It is evident that something has happened to the coil, whether due to your improper use or a defect in the coil cannot be determined without taking it apart and making a close examination. As the coils sent out by all reputable manufacturers are thoroughly tested before shipping, the probability is that you may have accidentally done something which has caused the trouble. First examine the connections, and especially those between the secondary winding and the discharging posts. If a careful examination fails to locate the fault a complete rewinding of the coil will probably be necessary.

No. 138. FaLL. River, Mass., March 6, '06.

In the March, 1906, issue is an article by Oscar F. Dame, in which be describes a method of building condensers by using sheets of glass 18x24 in. with tin foil placed between. Can you tell me the number of layers to get the best results for a three or four inch coil? A. F. N.

The condenser described in the article mentioned is for a particular purpose only. You do not state for what purpose you desire the condenser, but as the coil you mention is rather larger than the one for which the condenser described was used, it is presumed you have some other use in mind. Personally, we favor a condenser made of waxed paper and sheets of foil, and specifications for same are given in the October, 1905, number of this magazine in the article on Induction Coils. For a three or four inch coil a condenser having 60 sheets of tin foil 8x5 in. would answer. It would be advisable to make it up in four sections so that the whole or a part could be used as required for different kinds of work.

No. 139. San Francisco, Cal.- March 13, '06.

Can you inform me how to wind two magnets with what is called a "differential winding," which is claimed to produce absolutely no spark at break? A condenser or added resistance to same is not satisfactory as the spark still remains. I have two magnets, each wound with 400 turns of wire and use three dry eells. The object in view is to obtain the same eneigizing effect with the differential winding as when ordinarily wound, and not to use any more battery.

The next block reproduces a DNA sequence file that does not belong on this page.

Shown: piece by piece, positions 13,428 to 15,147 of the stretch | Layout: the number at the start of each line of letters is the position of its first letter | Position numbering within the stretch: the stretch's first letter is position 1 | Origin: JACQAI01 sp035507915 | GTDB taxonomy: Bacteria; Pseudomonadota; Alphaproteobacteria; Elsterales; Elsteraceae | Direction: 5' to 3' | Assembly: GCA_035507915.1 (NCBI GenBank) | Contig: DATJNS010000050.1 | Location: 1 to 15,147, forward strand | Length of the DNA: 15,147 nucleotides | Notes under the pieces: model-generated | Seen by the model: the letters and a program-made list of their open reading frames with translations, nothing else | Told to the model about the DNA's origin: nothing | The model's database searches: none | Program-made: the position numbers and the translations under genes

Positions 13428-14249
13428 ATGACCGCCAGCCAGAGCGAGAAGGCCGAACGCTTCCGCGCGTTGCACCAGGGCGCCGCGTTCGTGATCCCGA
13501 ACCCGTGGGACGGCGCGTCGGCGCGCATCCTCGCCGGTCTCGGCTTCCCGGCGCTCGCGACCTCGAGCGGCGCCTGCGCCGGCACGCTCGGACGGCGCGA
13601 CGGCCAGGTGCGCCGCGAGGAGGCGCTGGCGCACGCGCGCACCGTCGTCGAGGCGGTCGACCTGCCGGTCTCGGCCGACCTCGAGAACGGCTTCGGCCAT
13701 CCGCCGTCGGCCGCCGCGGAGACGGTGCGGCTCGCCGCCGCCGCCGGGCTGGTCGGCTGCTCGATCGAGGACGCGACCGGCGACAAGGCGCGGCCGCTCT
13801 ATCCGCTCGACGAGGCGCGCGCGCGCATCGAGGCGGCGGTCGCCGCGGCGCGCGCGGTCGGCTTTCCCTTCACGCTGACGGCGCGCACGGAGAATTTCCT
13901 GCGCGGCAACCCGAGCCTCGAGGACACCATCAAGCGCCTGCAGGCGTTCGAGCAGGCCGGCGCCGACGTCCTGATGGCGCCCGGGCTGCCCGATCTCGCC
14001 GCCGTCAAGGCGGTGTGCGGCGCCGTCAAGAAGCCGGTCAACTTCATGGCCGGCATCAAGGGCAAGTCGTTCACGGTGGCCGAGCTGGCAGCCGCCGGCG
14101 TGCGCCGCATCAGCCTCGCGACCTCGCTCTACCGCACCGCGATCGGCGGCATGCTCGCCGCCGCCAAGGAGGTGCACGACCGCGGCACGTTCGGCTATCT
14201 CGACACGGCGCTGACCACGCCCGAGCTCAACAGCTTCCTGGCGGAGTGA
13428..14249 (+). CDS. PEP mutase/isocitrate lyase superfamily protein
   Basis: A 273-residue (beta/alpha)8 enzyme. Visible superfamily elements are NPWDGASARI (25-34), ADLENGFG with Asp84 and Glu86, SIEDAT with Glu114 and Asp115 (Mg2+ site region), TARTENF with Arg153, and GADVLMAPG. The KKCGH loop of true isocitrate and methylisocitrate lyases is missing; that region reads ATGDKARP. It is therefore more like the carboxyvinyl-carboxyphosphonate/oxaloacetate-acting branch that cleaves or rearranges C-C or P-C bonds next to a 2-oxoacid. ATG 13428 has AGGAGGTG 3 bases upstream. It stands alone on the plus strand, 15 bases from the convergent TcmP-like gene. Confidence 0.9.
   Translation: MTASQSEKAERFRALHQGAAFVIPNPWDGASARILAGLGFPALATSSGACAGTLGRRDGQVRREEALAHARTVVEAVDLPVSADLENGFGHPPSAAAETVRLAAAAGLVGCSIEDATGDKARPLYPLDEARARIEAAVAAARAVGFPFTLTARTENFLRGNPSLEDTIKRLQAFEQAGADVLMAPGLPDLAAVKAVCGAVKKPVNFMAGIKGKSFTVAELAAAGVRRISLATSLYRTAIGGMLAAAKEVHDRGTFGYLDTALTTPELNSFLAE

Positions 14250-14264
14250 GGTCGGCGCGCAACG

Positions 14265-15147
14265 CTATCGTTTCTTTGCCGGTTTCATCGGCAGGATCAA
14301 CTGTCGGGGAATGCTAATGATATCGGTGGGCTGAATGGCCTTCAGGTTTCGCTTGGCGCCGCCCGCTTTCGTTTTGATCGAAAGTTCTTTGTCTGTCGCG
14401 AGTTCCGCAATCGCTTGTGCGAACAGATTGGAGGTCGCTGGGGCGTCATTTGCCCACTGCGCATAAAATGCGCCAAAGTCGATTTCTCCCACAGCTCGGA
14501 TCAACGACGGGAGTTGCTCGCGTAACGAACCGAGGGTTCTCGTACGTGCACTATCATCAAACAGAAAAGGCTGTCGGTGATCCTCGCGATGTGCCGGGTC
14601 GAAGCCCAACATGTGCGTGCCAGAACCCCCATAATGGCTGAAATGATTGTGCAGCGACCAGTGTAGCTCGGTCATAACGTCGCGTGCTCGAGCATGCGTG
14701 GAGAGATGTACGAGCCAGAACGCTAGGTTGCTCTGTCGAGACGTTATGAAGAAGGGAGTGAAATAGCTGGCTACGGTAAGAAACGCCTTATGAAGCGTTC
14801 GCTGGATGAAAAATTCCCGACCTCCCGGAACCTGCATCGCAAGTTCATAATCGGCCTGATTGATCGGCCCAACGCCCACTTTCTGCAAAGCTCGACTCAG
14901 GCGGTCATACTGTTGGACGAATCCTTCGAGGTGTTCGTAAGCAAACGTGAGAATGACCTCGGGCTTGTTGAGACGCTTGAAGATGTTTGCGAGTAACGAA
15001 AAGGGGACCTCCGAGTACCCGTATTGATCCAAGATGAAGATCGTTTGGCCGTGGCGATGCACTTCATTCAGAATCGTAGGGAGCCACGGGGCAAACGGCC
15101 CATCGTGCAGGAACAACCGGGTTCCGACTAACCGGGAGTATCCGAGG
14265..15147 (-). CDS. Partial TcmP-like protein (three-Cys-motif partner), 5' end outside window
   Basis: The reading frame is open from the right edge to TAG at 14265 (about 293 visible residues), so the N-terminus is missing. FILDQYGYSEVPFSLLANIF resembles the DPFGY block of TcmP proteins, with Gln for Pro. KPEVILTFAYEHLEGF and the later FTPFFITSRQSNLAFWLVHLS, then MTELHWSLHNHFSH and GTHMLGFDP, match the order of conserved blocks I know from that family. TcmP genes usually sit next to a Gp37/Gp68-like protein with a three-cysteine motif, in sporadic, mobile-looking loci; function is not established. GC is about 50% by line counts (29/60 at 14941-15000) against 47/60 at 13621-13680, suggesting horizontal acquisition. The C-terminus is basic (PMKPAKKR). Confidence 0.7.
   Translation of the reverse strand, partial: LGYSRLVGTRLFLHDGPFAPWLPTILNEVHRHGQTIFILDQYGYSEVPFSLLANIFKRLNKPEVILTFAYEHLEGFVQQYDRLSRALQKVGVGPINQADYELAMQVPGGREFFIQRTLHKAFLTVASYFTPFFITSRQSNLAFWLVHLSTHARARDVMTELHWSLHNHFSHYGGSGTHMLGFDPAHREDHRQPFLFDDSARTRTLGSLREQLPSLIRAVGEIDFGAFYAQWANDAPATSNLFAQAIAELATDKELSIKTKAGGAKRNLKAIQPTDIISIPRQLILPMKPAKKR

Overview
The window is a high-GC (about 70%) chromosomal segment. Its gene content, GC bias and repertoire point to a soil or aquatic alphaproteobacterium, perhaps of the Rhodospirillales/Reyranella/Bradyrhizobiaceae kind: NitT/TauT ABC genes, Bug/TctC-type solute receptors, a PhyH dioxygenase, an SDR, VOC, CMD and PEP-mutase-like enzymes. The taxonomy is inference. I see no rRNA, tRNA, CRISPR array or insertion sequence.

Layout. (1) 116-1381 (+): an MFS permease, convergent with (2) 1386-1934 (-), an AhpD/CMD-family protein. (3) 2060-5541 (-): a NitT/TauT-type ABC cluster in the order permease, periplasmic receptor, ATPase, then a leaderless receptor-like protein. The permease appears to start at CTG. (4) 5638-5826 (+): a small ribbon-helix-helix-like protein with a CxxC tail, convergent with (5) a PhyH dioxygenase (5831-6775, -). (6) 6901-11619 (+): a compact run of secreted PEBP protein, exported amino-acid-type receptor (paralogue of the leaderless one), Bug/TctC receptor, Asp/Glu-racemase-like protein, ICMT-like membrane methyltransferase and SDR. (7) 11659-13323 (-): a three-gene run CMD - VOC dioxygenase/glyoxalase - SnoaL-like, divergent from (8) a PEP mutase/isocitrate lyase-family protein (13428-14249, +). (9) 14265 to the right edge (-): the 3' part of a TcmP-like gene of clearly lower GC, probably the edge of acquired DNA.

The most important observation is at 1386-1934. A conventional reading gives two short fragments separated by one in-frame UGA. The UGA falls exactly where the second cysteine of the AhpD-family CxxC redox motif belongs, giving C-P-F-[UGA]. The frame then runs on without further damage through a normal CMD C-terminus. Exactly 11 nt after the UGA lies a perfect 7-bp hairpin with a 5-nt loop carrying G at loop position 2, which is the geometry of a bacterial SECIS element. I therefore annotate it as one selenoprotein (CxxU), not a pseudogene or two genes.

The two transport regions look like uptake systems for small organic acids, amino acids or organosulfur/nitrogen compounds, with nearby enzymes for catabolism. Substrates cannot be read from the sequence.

Is a condenser used on a spark coil to increase the spark? If so, how is it connected? Can the condenser be used to reduce the spark. T. W. H.

Differential winding is not suitable for induction coils, as one part of the winding opposes and neutralizes or balances the other part. A condenser acts as a capacity to store the energy created in the primary winding by the inductive effect of the "break" current in the secondary. In this way it has the effect of increasing the spark. If rightly proportioned to the size of the coil used with it there should be no spark at the contact points of the interrupter, provided the latter is properly designed and well made. The information you send is not sufficiently complete to tell what is the trouble, but the indications are that the fault is with the interrupter, or condenser.